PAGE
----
Rodney Dickens questions the threat technology poses to employment, noting that the new jobs that inevitably come are harder to see now than the ones that will be lost

By Rodney Dickens*

Many jobs that exist today will be displaced by technology.

But there is nothing new in this.

Manufacturing is an industry where technology has already decimated many jobs. Despite this, unemployment rates in the likes of NZ and Australia haven't experienced trend increases.

There is too much focus on the jobs at threat from robotics and artificial intelligence.

Such threats are easier to identify than are the new jobs technology and the evolution of industries will generate. I suspect new jobs will be created by technology and the evolution of industries faster than current jobs are destroyed, as has been the case in the past.

Robotics and artificial intelligence pose a threat to many jobs

Many jobs will be displaced by technology but I am sceptical of the pace this will occur while the reporting is biased towards the jobs at risk because of the unknown of what new jobs will be created in the future.

"Almost half the jobs in New Zealand may be done by computers and robots in the future, researchers say."

"A leading futurist is urging Kiwi companies to prepare for a tech-transformed future where machines have replaced many of today's jobs."

"Digital disruption is turning finance on its head and destroying traditional banking jobs along the way."

"Up to 4.6 million jobs may be at risk if Australia does not prepare its workforce for the digital future, a discussion paper has warned."

The manufacturing experience may provide a useful perspective

There is nothing new in technology threatening jobs. In 1990 22% of NZ full-time equivalent employment was in manufacturing. Automation and globalisation contributed to manufacturing employment falling 18% since 1990 versus 81% growth in jobs in all other industries (left chart). If manufacturing had behaved in line with all other industries it would have 383,000 full-time equivalent employees now rather than 171,000. Just as technology in part contributed to the fall in manufacturing employment, it will impact on numerous industries in the future. But despite the march of technology since 1990, unemployment rates in the likes of NZ and Australia haven't experienced trend increases (right chart below).

For many manufacturing companies and manufacturing workers technology and globalisation have meant a rocky road. Manufacturing went from by far the largest employer in 1990 to now being only the third largest (chart below). Maybe the future threat is greater than the experience since 1990. But I suspect the negative impact of technology on jobs will be slower to arrive than suggested by some commentators.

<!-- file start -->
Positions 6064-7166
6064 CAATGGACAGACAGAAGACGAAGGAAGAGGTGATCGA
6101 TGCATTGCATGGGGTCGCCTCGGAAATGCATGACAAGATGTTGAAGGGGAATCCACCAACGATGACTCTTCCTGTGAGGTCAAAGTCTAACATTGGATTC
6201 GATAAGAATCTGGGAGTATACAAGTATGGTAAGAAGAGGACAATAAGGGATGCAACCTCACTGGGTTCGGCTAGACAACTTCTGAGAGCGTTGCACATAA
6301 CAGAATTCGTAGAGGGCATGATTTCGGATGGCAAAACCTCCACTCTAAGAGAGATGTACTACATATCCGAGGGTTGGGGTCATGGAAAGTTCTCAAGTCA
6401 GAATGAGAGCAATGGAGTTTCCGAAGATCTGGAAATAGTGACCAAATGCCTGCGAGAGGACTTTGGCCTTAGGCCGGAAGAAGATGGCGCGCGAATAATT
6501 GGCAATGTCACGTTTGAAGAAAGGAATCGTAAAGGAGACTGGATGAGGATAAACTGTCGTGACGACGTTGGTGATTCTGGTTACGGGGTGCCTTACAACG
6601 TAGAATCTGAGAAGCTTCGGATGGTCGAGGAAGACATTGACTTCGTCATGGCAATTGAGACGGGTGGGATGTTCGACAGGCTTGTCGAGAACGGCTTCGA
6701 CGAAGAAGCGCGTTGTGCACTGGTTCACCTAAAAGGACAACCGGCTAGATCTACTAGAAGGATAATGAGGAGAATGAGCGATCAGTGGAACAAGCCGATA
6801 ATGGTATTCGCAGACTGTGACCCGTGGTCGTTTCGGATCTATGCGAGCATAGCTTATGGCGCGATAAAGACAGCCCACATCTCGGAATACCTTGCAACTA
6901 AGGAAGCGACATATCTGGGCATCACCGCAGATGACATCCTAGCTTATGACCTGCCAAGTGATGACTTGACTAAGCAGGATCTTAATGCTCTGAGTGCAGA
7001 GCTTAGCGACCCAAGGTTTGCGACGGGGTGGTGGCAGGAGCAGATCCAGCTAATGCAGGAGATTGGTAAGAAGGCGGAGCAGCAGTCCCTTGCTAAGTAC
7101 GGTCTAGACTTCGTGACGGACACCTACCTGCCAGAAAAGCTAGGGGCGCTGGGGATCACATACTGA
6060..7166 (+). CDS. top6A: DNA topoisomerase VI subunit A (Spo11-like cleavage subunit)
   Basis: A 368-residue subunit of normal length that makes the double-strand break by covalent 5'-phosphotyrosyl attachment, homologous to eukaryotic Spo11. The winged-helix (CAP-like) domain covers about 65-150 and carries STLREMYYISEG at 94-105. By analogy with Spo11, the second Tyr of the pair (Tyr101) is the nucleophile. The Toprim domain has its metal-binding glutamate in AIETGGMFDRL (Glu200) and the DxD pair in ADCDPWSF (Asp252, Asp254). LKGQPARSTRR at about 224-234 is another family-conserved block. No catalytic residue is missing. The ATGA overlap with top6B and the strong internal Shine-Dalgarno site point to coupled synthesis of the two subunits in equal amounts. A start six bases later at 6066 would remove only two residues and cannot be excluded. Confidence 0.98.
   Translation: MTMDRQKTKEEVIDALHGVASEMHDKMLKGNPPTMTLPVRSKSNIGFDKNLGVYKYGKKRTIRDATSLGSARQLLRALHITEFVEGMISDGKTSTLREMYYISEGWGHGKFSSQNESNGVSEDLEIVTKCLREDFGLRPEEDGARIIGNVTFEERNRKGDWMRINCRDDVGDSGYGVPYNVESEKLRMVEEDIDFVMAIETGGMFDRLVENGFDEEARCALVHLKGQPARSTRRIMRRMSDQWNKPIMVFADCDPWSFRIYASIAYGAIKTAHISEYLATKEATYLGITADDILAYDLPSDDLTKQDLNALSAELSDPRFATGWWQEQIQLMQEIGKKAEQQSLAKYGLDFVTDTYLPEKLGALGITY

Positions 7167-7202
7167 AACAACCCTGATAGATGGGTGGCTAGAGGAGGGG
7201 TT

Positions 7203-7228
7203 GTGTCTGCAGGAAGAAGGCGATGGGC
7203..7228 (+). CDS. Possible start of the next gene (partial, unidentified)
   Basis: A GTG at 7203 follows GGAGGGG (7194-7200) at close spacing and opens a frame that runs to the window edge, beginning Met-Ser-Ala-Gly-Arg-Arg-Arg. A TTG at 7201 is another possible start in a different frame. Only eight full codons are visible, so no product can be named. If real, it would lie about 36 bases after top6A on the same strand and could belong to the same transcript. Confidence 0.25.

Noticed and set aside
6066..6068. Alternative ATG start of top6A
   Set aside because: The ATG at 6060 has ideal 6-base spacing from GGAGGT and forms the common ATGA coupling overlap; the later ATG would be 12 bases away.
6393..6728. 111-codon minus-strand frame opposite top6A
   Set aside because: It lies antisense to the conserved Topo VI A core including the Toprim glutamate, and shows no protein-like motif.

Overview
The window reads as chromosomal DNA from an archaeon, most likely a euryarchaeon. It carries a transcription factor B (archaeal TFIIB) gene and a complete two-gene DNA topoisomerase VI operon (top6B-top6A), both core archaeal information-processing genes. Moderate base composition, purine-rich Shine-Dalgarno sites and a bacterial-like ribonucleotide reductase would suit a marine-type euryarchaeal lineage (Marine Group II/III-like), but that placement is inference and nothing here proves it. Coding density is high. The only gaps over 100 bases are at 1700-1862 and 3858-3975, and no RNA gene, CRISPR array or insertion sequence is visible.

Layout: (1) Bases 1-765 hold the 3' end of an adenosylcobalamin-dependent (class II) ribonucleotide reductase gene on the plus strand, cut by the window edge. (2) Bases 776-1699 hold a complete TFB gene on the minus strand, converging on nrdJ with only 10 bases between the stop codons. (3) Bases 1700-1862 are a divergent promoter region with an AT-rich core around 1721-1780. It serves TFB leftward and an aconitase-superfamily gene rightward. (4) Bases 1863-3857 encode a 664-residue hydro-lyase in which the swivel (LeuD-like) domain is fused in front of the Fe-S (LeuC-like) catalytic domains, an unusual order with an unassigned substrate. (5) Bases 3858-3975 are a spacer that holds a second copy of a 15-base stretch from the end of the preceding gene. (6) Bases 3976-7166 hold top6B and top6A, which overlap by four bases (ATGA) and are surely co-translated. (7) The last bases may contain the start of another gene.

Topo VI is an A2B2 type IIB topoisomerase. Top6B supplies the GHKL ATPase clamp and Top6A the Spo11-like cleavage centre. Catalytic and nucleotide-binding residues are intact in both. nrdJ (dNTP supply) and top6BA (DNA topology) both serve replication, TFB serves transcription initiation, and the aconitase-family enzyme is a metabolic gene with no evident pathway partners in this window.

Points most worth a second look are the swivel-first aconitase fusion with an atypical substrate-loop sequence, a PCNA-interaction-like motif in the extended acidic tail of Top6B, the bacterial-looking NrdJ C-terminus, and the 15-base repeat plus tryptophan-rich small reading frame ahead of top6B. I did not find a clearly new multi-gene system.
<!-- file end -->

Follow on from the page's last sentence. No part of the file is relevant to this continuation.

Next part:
Equally, new technologies and the evolution of industries will create many new jobs. Over periods of 20-30 years it is normal for employment growth to differ dramatically by industry (see the second chart below). It is easy to focus on the threats to jobs from technology and harder to identify which industries will create jobs. But this doesn't mean new jobs won't be created by technology and the evolution of industries faster than current jobs are destroyed, as has been the case in the past.


*Rodney Dickens is the managing director and chief research officer of Strategic Risk Analysis Limited.

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12 Comments

It's proven that robots alone are shrinking labour demand.
https://www.nber.org/papers/w23285

Improving software will have parabolic effects.

Previously we knew what roles would be created. We knew there would be software engineers, and system architects and all sorts of IT roles. And for a while, it was good. They got paid plenty, now wages are going down in IT it shows an oversupply of labour there too. What magical industries will appear that employ the millions that will be displaced? I can't think of anything substantial.

During previous industrial revolutions it required governments to step in and implement labour protections and social services after violence and poverty increased. I'd imagine we are going to need more of that.

The evidence is well and truly with us in most Western economies. Collapsing money velocity that they're offsetting with huge volumes of money printing (life support). What we really need in our economies is some addressing of money velocity.